• Good questions exercise (skills building)
  • Innovate: Provocative propositions/possibility statements, links to developing indicators (case study: small group work)
  • Applications of AI—tying things together (lecturette and discussion)
  • Questions and Answers
  • Evaluation

Questions regarding this workshop may be addressed to Tcatsambas@encompassworld.com.

Sunday, August 19

Introduction to Positive Organizational Psychology
Stewart I. Donaldson and Jeffrey Yip

headshot of Stewart Donaldson headshot of Jeffrey Yip

Since its formal introduction at the American Psychological Association Convention in 1998, the positive psychology movement has blossomed, giving birth to a vibrant community of scholars and practitioners interested in improving various aspects of society.

Positive organizational psychology has been defined as the scientific study of positive subjective experiences and traits in the workplace and positive organizations, and its application is to improving the effectiveness and quality of life in organizations. The purpose of this workshop is to introduce participants to cutting edge theory, research, and applications of positive psychology in the workplace.

In this full-day workshop, you will be provided with an overview of the positive psychology movement, and its relationship with positive organizational psychology, behavior, and scholarship. Through lectures, small group discussions, exercises, and cases, you will learn how to apply positive psychology and design thinking principles to improve the quality of work life, well-being of all organizational stakeholders, and organizational effectiveness.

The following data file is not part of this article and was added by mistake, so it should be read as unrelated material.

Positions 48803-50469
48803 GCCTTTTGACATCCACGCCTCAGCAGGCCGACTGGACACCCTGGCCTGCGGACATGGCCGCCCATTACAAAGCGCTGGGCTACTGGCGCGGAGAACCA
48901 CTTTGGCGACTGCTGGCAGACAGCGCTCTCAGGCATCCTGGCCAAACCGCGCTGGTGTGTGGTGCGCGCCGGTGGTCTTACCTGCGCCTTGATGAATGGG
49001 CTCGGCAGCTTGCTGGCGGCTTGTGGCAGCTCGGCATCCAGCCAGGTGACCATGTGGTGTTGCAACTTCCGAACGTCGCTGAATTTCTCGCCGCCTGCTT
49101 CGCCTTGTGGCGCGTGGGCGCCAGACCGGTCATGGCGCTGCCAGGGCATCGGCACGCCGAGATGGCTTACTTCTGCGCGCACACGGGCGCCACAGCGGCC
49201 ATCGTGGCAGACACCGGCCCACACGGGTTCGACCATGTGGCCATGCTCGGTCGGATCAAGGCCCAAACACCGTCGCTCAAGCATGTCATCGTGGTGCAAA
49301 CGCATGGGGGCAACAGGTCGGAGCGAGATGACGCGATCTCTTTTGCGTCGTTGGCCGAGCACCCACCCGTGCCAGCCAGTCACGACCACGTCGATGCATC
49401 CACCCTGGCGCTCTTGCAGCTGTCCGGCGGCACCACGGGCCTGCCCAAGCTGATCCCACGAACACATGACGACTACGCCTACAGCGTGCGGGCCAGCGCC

Topics such as positive leadership, exemplary teamwork, flow in the workplace, positive career development and mentoring, appreciative inquiry, and positive organizational development will be explored.

Recommended reading:

  • Donaldson, S. I., Dollwet, M., & Rao, M. (2015). “Happiness, excellence, and optimal human functioning revisited: Examining the peer-reviewed literature linked to positive psychology.” Journal of Positive Psychology, 9(6), 1–11.
  • Donaldson, S. I., & Dollwet, M. (2013). “Taming the waves and wild horses of positive organizational psychology.” Advances in Positive Organizational Psychology, 1, 1–21.
  • Donaldson, S. I., & Ko, I. (2010). “Positive organizational psychology, behavior, and scholarship: A review of the emerging literature and evidence base.” Journal of Positive Psychology, 5 (3), 177–191.

Please contact Stewart.Donaldson@cgu.edu or Jeffrey.Yip@cgu.edu if you have questions.

Data Visualization
Tarek Azzam

headshot of Tarek Azzam